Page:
The majority of states had to turn to rainy day funds or other special funds to make up for significant budget gaps during the Great Recession. As the National Association of State Budget Officers has noted, these funds were not sufficient to maintain budget stability and most states burned through their reserves in a few months. The good news for states is that many enter the current downturn with generally strong reserve levels and have implemented a number of reforms over the last several years. Overall rainy day fund levels have never been higher.
Use of Temporary Taxes, Targeting High-Income Taxpayers
States tend to increase taxes in economic downtimes to boost revenues and meet required spending amounts. In 2009, in response to the Great Recession, 24 states raised taxes by more than 1% of all revenues, and only one state cut them. Twelve more states raised taxes significantly in 2010, while only one cut them.
The personal income tax was a go-to revenue-raising tool for many states, with several targeting higher-earners. Between FY 2010 and FY 2010, at least 10 states increased personal income tax rates, with eight of them targeting the increases towards those with high or relatively high incomes. In many cases, these rate increases were temporary. Several states also increased taxes on capital gains and repealed or reduced available deductions, as well. It may be harder for states to raise rates on high-earners this time around, as the federal Tax Cuts and Jobs Act of 2017 eliminated the deduction for state and local taxes paid, and thus increased the relative burden of state income taxes on wealthier taxpayers.
Broadening the Sales Tax Base
At least 19 states turned to the sales tax to plug budget gaps after the last recession. A few states raised sales tax rates, but most state actions involved broadening the base, eliminating exemptions and vendor compensation fees, and pursuing revenues lost to internet sales. Similar revenue-raising opportunities exist for state sales taxes in 2020 and the current fiscal crisis may accelerate sales tax modernization efforts. Much has been made of the fact that state sales taxes generally fail to tax consumption of services and digital products. Several states have targeted these potential revenue sources in recent years. Fortunately, most states are now able to collect sales tax on internet sales made by remote retailers, which seem likely to spike as a percentage of overal sales tax revenues in the midst of social distancing requirements.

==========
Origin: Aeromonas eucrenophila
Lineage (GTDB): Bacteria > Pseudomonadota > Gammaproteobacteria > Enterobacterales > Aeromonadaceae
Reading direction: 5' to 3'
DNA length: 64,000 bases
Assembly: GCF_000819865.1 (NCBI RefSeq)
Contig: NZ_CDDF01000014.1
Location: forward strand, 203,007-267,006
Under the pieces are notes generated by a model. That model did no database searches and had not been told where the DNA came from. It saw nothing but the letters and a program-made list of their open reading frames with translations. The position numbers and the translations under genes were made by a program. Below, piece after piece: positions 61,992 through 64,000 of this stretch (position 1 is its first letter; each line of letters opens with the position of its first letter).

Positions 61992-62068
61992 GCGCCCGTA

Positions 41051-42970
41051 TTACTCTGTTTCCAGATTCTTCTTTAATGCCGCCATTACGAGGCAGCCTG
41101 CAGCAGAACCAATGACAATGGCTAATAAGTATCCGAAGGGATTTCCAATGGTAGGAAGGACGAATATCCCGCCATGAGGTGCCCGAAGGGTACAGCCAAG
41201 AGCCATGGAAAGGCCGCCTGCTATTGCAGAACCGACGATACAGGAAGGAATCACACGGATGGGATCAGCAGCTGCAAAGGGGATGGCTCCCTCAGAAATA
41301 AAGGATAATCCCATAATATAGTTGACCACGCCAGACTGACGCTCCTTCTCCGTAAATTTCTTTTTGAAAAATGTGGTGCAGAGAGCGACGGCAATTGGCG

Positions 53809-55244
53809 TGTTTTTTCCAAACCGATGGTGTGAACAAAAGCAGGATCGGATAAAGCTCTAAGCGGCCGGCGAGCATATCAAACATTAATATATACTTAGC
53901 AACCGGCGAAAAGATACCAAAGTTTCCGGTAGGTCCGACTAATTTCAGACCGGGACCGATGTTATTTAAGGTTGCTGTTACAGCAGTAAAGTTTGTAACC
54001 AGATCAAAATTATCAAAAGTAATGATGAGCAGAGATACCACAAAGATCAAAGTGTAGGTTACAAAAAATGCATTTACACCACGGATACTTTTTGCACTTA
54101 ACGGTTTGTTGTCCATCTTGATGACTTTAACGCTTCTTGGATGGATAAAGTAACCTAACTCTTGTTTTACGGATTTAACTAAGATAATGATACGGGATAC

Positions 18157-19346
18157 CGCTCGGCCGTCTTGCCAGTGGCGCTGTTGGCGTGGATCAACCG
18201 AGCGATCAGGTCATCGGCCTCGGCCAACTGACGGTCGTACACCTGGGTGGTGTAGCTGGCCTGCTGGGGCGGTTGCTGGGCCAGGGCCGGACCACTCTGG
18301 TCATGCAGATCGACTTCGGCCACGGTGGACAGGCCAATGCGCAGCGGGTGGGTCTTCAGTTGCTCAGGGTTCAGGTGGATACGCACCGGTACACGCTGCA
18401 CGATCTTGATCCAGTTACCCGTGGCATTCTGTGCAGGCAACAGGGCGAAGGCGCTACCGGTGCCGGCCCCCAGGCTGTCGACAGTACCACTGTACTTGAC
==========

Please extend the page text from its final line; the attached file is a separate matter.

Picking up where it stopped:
Business Tax Reform, Elimination of Deductions and Exemptions
Between FY 2010 and FY 2012, several states turned to businesses taxes for revenue. A few states, including North Carolina, Nevada, Oregon and Delaware increased business taxes. Several states broadened the base by modifying deductions for net operating losses and reduced or deferred tax credits. A bit later in the recovery, states began seeking business tax relief/reform measures to spur economic growth. In 2011, 20 states cut business taxes or expanded tax credit programs.
Sin and Other Excise Taxes
Excise taxes and tourism taxes were also used to help make up shortfalls during the last recession. Between FY 2010 and FY 2012, at least 8 states enacted measures to expand casino gambling or lottery offerings to generate more revenue, four states increased rental car taxes, five states increased motor fuel taxes during this time, and twelve raised significant amounts of revenue by increasing fees tied to licensing, registration, and permitting.
Sin taxes proved to be a popular source of revenue as well. At least 25 states raised taxes on alcohol or tobacco products between FY 2010 and FY 2012 (21 raised tobacco taxes, 11 raised alcohol taxes). Again, in some cases, the new taxes or surcharges were applied only temporarily. Emerging revenue sources like marijuana and electronic cigarettes will likely attract increased attention from states that have not yet chosen to legalize and tax these products.
The current fiscal picture for states is still highly uncertain and changing quickly. NCSL is here to help. We are tracking developments and will help states coordinate with each other to develop the most informed and effective solutions possible.